Friday, August 12, 2011 CULTURE

Skip Navigation Links
 
link
 
link
SUPPLEMENT
Visitor Login










Tagore’s 70th death anniv observed

Special Correspondent

The 70th death anniversary of Nobel laureate poet Rabindranath Tagore, who reshaped the Bangla literature in late 19th and early 20th century, was observed in the country on Saturday.
   Tagore, the first non-European litterateur who won the Nobel prize in 1913, was a poet, playwright, novelist, educationist, social reformer, artist and music composer.
   He wrote the national anthems of Bangladesh and India. In music, he created a genre of his own called the Tagore Songs.
   The country’s socio-cultural organisations observed the day with sessions of his songs, recitation of his poems and discussions on his life and work.
   Marking Tagore’s death anniversary, Shilpakala Academy arranged a discussion and cultural function at 10am at National Music and Dance Centre of the Academy. Academy director general, Liakat Ali Lucky, presided over the function.
   Bangla Academy arranged lecture and cultural function in its seminar room at 11am on August 7. Professor Karunamoy Goswami delivered the lecture titled ‘Real life in Rabindranath’s symbolic drama’.
   Academy director general Shamsuzzaman Khan delivered the welcome address, while academy chairman Kabir Chowdhury presided over the programme.
   Rabindranath was born on May 7, 1861 (Baishakh 25, 1268) at Thakurbari of Jorasanko in Kolkata, and died on August 7, 1941 (Sraban 22, 1348) at the age of 80.
   This year, the death anniversary of Tagore, however, observed in West Bengal on Sunday as the Bangla calendar in use in Bangladesh was changed in 1988 in line with a modification done by a Bangla Academy committee headed by Dr Muhammad Shahidullah in 1963.
   A towering figure in Bangla literature, he had enriched Bangla culture and literature for more than six decades with more than 2,500 songs, 28 collections of poems, plays, dance dramas, short stories, novels and essays.
   In 1919 Tagore renounced his knighthood, which was conferred on him by British government in 1915 in recognition of his literary achievements, protesting at the massacre at Jallianwallah Bagh.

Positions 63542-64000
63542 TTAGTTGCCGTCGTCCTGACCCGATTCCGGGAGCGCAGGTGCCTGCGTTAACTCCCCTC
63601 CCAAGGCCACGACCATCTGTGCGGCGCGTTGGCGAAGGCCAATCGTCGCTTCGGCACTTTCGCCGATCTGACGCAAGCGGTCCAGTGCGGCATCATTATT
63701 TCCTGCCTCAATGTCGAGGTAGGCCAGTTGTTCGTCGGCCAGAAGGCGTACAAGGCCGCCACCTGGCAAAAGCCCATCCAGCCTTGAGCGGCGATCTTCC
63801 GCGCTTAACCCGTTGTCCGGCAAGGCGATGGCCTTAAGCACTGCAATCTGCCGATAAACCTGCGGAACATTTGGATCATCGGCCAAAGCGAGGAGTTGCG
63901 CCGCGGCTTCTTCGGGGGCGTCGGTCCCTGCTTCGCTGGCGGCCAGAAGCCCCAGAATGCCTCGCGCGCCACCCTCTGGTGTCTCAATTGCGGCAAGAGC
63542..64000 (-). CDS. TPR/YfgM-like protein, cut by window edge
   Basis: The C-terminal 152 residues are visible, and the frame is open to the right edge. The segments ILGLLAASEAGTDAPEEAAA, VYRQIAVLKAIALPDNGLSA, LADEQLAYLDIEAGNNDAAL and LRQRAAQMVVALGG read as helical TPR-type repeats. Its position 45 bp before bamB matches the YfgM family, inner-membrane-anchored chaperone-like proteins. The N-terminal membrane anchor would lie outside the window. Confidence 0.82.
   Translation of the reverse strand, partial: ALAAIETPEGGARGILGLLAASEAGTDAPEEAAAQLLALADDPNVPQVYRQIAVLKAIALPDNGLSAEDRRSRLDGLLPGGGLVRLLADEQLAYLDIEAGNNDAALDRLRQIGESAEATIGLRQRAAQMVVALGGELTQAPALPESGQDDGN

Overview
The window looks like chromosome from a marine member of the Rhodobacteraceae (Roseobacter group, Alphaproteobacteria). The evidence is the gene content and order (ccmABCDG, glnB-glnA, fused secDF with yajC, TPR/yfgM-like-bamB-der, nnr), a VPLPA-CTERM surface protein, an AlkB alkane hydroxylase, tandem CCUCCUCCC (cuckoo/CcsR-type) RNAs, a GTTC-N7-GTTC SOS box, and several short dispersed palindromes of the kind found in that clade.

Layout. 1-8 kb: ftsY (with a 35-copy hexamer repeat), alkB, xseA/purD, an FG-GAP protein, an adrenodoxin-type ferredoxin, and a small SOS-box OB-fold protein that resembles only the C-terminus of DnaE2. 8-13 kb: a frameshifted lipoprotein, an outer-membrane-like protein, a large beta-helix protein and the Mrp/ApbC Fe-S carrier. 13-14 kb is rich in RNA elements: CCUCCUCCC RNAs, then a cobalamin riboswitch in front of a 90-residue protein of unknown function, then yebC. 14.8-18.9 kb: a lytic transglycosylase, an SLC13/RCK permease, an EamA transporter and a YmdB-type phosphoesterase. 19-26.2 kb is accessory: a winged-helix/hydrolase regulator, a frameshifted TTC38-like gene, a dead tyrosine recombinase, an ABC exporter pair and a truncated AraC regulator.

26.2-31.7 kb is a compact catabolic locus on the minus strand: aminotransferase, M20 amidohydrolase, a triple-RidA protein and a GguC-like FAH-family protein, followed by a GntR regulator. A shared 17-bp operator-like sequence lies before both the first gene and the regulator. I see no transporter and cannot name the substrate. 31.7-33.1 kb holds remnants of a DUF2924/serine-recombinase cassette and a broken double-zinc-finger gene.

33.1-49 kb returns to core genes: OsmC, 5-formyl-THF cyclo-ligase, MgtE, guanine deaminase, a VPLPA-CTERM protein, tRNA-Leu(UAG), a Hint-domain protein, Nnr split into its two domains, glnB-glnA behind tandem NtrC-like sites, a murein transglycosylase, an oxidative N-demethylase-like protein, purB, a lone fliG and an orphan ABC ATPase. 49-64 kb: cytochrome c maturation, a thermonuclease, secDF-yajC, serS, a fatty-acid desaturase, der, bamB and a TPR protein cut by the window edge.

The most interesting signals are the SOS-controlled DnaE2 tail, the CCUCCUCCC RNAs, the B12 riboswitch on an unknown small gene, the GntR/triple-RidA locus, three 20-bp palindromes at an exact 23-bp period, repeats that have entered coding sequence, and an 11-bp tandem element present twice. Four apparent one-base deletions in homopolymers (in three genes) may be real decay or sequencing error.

In 1940, Oxford University arranged a special ceremony at Santiniketan to honour the poet with the Doctorate of Literature.
   Tagore founded the Visva-Bharati University and modernised Bengali art by spurning rigid classical forms.
   Newspapers will bring out special supplements on Tagore’s work and life. The electronic media will air special programmes, including soirees, recitation from his poems, discussions, film shows and dramas scripted or based on Tagore’s stories.

Comment

Special Correspondent

The 70th death anniversary of Nobel laureate poet Rabindranath Tagore, who reshaped the Bangla literature in late 19th and early 20th century, was observed in the country on Saturday.
   Tagore, the first non-European litterateur who won the Nobel prize in 1913, was a poet, playwright, novelist, educationist, social reformer, artist and music composer.
   He wrote the national anthems of Bangladesh and India. In music, he created a genre of his own called the Tagore Songs.
   The country’s socio-cultural organisations observed the day with sessions of his songs, recitation of his poems and discussions on his life and work.
   Marking Tagore’s death anniversary, Shilpakala Academy arranged a discussion and cultural function at 10am at National Music and Dance Centre of the Academy. Academy director general, Liakat Ali Lucky, presided over the function.
   Bangla Academy arranged lecture and cultural function in its seminar room at 11am on August 7. Professor Karunamoy Goswami delivered the lecture titled ‘Real life in Rabindranath’s symbolic drama’.
   Academy director general Shamsuzzaman Khan delivered the welcome address, while academy chairman Kabir Chowdhury presided over the programme.
   Rabindranath was born on May 7, 1861 (Baishakh 25, 1268) at Thakurbari of Jorasanko in Kolkata, and died on August 7, 1941 (Sraban 22, 1348) at the age of 80.
   This year, the death anniversary of Tagore, however, observed in West Bengal on Sunday as the Bangla calendar in use in Bangladesh was changed in 1988 in line with a modification done by a Bangla Academy committee headed by Dr Muhammad Shahidullah in 1963.
   A towering figure in Bangla literature, he had enriched Bangla culture and literature for more than six decades with more than 2,500 songs, 28 collections of poems, plays, dance dramas, short stories, novels and essays.
   In 1919 Tagore renounced his knighthood, which was conferred on him by British government in 1915 in recognition of his literary achievements, protesting at the massacre at Jallianwallah Bagh.
   In 1940, Oxford University arranged a special ceremony at Santiniketan to honour the poet with the Doctorate of Literature.
   Tagore founded the Visva-Bharati University and modernised Bengali art by spurning rigid classical forms.